Fine art

Wonder Woman redux

The indigenous heroes of Jolene Nenibah Yazzie emerging at the Harwood Museum


Live mural-painting by artist Jolene Nenibah Yazzie is happening from Wednesday through Sunday this week (Jan. 17-21) at the Harwood Museum of Art, 238 Ledoux St.

As part of her “Sisters of War” exhibit in the museum's Peter & Madeleine Martin Gallery, Yazzie is returning to finish her more-than 10-foot-tall mural she’s painting on one of the Harwood’s upstairs-gallery walls, part of the “Work By Women” museum-wide exhibit planned Feb. 9 -May 10.

Yazzie is a perfect fit for the vision that guest curators Judith Kendall and Janet Webb had for selecting the work for this exhibit of female Taos artists. As noted in the curators’ statement for the show’s invitation: “It is time to look at the work of these artists through the lens of the ‘silence breakers’ era. It is time to recognize that women in Taos have been speaking their truths for decades – in paint, on film, in fiber, glass and stone.”

“I cannot stress how important it is to develop both as an artist and as a person,” Yazzie says in her artist statement. “I have always set very demanding goals for myself in both regards and my dedication to achieving my goals cannot be demonstrated more clearly than the amount of care and effort I put into all forms of artwork that I’ve explored. However, despite taking pride in all that I’ve accomplished so far, I am well aware that there’s still so much more that I have to do in order to accomplish the major goals I’ve set for myself, especially since, as I strive to do so, more aspirations arise and new dreams are developed. My artwork is such a major part of who I am that the development I undergo as a person has profound effects on how I express myself through my art.”

Yazzie grew up on the Navajo reservation at Lupton, Ariz. and is a graphic artist specializing in comic art who uses bright colors and contrast in her works. She studied visual communication at the Institute of American Indian Arts in Santa Fe, and is at Metropolitan State University of Denver to complete a bachelor degree in journalism.

Yazzie notes how she was impacted by Spiderman and Wonder Woman comics growing up – specifically her “powers, abilities, and her long black hair.” Through high school, she subsisted on a diet of comic books and thrasher skateboarding magazines.

Now an established artist and entrepreneur, Yazzie creates her own images of inspiration – Navajo women warriors and heroes, “as symbols of strength, survival and womanhood,” a justice league of their own, often sporting Wonder Woman’s red star.

“Life’s lessons and experiences continue to provide me with the opportunity to express my artistic nature through different mediums and as such I’ve been able to go beyond anything I ever thought I was capable of,” Yazzie writes. “Starting out, I used pencil drawings to recreate images of heroes that inspired me in one way or another. From there, I’ve explored painting, graffiti, watercolors, graphic design, film and most recently photography, to not only develop those heroes of my youth, but also to create original ones of my own. It’s in this way that my development as a person has been directly linked to my growth as an artist.”

Her red-and-black thematic is an edgy, stylish and dramatic expression of indigenous women as warriors, a strongly countercultural statement long overdue by any account.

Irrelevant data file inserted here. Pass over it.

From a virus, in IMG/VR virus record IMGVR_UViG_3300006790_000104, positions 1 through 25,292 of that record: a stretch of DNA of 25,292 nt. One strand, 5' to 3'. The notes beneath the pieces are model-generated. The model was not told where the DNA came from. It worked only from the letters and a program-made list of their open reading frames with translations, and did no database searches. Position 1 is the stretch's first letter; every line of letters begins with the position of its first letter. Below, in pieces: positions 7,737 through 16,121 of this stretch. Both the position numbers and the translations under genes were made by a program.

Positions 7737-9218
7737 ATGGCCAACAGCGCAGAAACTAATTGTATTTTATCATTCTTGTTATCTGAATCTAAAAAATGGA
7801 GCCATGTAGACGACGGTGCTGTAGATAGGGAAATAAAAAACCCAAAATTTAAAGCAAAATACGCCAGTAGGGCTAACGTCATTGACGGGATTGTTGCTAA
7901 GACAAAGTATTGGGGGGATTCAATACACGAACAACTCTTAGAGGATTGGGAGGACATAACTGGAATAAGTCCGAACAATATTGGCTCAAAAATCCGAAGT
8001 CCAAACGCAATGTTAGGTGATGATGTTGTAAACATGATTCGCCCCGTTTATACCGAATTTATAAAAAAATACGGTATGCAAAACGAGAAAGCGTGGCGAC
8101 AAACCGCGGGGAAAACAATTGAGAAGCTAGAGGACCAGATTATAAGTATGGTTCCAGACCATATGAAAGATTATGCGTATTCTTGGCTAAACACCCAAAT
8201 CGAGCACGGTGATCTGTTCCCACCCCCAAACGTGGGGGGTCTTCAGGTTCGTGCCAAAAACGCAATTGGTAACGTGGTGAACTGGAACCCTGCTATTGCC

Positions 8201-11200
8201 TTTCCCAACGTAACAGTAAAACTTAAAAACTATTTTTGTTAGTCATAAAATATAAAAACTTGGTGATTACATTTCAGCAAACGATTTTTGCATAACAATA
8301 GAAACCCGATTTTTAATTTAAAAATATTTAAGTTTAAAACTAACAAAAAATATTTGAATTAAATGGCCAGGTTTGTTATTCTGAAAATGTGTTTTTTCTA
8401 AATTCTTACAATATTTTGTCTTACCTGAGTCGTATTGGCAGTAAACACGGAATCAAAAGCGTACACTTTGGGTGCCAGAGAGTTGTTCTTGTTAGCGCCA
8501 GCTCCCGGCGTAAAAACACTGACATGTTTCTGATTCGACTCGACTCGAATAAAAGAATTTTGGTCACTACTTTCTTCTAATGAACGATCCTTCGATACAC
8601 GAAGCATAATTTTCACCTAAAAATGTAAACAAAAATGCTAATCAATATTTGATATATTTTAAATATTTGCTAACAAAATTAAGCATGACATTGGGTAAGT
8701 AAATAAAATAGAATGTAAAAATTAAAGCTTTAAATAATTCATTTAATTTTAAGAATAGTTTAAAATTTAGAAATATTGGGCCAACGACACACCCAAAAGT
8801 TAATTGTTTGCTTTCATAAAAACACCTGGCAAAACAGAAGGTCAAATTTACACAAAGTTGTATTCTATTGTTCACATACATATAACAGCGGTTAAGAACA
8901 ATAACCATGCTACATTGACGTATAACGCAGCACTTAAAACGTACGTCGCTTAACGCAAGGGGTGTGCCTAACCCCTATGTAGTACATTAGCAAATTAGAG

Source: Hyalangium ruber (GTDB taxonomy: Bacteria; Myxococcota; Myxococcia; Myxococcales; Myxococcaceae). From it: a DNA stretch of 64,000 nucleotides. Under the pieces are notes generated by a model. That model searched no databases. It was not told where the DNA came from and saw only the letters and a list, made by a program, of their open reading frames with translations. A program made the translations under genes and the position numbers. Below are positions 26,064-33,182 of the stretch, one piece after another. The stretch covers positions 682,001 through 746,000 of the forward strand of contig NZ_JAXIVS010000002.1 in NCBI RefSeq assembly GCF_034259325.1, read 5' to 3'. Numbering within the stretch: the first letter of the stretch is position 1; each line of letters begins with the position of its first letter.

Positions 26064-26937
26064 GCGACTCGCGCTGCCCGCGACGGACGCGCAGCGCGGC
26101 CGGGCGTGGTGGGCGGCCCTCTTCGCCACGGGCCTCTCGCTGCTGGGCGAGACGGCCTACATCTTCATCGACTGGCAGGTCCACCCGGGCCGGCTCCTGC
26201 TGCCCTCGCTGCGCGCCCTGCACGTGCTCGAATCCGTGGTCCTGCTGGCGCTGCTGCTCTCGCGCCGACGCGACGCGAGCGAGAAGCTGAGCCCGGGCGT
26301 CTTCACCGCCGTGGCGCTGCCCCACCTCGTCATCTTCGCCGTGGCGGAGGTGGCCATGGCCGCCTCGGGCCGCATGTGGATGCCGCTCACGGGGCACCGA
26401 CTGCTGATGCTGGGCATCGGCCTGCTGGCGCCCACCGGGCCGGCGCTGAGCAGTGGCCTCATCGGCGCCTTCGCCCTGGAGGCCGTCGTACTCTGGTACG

“Now I’m excited by the opportunities provided by combining all mediums, and the new possibilities this will present for developing my artwork as I push myself to new limits,” Yazzie adds. “It is through my artwork that I’ve managed to play a leadership role not only in my community, but outside it as well, for I’ve used it to express a strong conviction that challenges the modern conventional definitions of the role of indigenous women. I strive to express in my artwork the beauty of creation and the inner warrior spirit found in all women that is not often appreciated or recognized by the euro-centric society that has transformed traditional values.

“In this way, I’ve not only been able to develop confidence in myself, but I’ve been able to show other women how to recognize and appreciate the strength that is present inside themselves as well. I’ve tried to create, through my characters, positive role models for females of all ages that serve to reestablish respect and admiration for the power and beauty inherent in them and in nature.

“It has been an accomplishment that has not been easy to achieve and an aspiration that continues to bring me face-to-face with more obstacles the more I pursue it. I’ve had to overcome many personal as well as artistic obstacles to get to where I am today and I know there will be many more.”

Some of her characters represent family and community members who have overcome abuse, neglect, rape and other atrocities so common in the world, and especially, she says, in the lives of indigenous women.

“Most of my characters are women who I’ve loved at one point or another, women who’ve also inspired me with their own personal stories of struggle as well, but women who’ve also broken my heart at the same time. Each time I create a new piece, I push myself to uphold my values and convictions and test the limits of my comfort to convey a deeper message to those who see my work,” she writes.

While a complete preview of the “Work By Women” of Taos exhibit will be published closer to the February opening, Yazzie’s mural-making this week gives us the rare opportunity to see her work and process in person for the next couple days. Be sure to check it out.

For more information about Yazzie, see and


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